As many in the Christian community are well aware, Joshua Harris, author of “I Kissed Dating Goodbye,” has left the faith, stating recently, “By all the measurements that I have for defining a Christian, I am not a Christian.” This development has caused many to seriously question how someone so seemingly grounded, could walk away from everything they once believed? After all, not all of us have seven Christian book titles with our names on them.
Of course, both Christ and the Apostles predicted this scenario. Judas himself was able keep the other eleven apostles from suspecting his own apostasy. But, there were clues along the way. For Judas, it was his greed. For Josh Harris, it’s something else.
Michael Farris, who knew Harris personally, recently wrote in an open letter to him, “. . . you thought your faith and your marriage were based on formulas. They never went deeper than that,” adding, “You haven’t walked away from a relationship with Jesus. You have walked away from the culture you were raised in.”
To someone who has read many of Josh’s books, this sounds like a fair assessment. Whether it’s “I Kissed Dating Goodbye,” or “Why Church Matters,” Josh has always written very pragmatically. This does not necessarily have to be bad thing, unless of course, it’s the only thing.
In 2017, Josh publicly showed signs of rethinking his religious views in a Ted X talk entitled, “Strong Enough to Be Wrong,” in which he stated that “being wrong” about courtship “affected his own sense of identity.” People don’t usually say such things about formulas, unless those formulas are necessarily tied to core beliefs.
Harris’s attempt at humility though, was actually a self-focused revelation of his own pride. An inflated view of his own influence caused him to take responsibility for even failed relationships resulting from a misapplication of his book.
For example, Harris writes in I Kissed Dating Goodbye, “Without purity, God’s gift of sexuality becomes a dangerous game.” In Boy Meets Girl, he gives an example of two previously married individuals pursuing purity together. However, in the 2018 documentary, I Survived I Kissed Dating Goodbye, Harris mistakenly takes responsibility for those who wrongfully equated purity with virginity. Even the falling marriage rate in the church is somehow blamed on Harris’s “purity culture.”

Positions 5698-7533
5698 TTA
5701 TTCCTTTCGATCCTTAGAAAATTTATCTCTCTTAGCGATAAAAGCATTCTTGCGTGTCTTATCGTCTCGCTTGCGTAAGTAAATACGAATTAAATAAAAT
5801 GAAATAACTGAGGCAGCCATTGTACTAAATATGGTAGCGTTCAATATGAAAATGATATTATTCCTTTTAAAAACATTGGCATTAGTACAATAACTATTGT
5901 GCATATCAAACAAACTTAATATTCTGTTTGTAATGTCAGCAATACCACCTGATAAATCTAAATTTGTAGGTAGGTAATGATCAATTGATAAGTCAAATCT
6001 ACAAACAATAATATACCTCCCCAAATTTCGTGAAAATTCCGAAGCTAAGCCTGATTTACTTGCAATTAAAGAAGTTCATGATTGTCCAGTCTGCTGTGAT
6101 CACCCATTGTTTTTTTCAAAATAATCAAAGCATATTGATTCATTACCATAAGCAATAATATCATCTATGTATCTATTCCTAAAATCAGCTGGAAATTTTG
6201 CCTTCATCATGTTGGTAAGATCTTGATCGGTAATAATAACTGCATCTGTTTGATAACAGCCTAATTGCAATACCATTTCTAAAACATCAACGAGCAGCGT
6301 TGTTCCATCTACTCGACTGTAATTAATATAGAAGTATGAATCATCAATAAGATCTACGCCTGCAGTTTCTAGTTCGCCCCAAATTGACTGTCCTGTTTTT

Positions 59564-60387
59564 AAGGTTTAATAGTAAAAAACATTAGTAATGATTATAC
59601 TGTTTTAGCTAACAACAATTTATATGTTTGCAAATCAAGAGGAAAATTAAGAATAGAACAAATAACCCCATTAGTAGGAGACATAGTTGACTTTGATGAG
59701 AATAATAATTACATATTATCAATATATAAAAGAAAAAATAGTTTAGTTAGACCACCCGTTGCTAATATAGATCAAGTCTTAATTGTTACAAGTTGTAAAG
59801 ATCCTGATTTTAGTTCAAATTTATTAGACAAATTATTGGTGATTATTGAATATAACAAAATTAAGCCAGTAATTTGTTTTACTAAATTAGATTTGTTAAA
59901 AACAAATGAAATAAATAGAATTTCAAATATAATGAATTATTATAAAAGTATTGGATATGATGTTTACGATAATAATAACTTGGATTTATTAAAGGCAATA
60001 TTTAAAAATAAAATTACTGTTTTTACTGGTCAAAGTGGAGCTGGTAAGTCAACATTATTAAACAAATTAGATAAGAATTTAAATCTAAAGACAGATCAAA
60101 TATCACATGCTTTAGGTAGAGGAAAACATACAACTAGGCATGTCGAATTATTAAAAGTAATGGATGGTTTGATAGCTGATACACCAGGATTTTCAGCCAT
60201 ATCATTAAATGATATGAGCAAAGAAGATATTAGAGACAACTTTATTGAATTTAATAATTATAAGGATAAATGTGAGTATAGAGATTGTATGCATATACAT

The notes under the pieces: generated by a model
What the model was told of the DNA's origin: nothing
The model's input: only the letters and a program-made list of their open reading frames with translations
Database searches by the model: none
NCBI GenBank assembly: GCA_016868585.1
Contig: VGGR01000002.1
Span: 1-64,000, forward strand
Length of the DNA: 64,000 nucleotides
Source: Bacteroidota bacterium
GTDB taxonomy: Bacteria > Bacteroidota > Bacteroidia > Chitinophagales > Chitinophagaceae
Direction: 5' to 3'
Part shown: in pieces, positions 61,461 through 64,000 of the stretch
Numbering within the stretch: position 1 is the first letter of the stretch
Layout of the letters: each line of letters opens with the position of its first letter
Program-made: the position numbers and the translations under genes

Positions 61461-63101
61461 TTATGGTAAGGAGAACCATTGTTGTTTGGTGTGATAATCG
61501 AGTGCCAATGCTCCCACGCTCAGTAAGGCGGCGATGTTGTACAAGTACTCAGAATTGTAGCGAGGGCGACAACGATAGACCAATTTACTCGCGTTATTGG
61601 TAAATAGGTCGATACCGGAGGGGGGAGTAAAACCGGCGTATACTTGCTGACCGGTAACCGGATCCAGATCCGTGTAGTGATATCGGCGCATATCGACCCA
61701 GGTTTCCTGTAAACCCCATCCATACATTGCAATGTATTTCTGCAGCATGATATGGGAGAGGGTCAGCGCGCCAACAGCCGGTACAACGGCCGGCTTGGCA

Like a mathematician with the wrong result, Harris dissects his alleged formula:
Josh Harris’s denouncement of his own book, and by extension, purity culture, did not happen in a vacuum. At the very moment culture is deconstructing creation norms, leaders in the church are also minimizing or tossing them aside. Josh Harris just took it one step further.
Josh describes his own kissing Christianity goodbye as “deconstruction,” going on to state, “. . . to the LGBTQ+ community, I want to say that I am sorry for the views that I taught in my books and as a pastor regarding sexuality. I regret standing against marriage equality, for not affirming you and your place in the church, and for any ways that my writing and speaking contributed to a culture of exclusion and bigotry.”
In the documentary, Harris focuses on “asking questions” and having “conversations” along his “personal journey.” He concludes toward the end, “life is full of contradictions.”
The postmodern assumptions, Josh likely picked up at the liberal Regent College, are alive and well in popular evangelicalism. They fuel the social justice movement: the last stop before complete apostasy.
In the words of J. Gresham Machan, “The chief modern rival of Christianity is ‘liberalism.’ An examination of the teachings of liberalism in comparison with those of Christianity will show that at every point the two movements are in direct opposition.”
Unlike Christian leaders pushing social justice, at least Josh Harris is honest enough to admit it.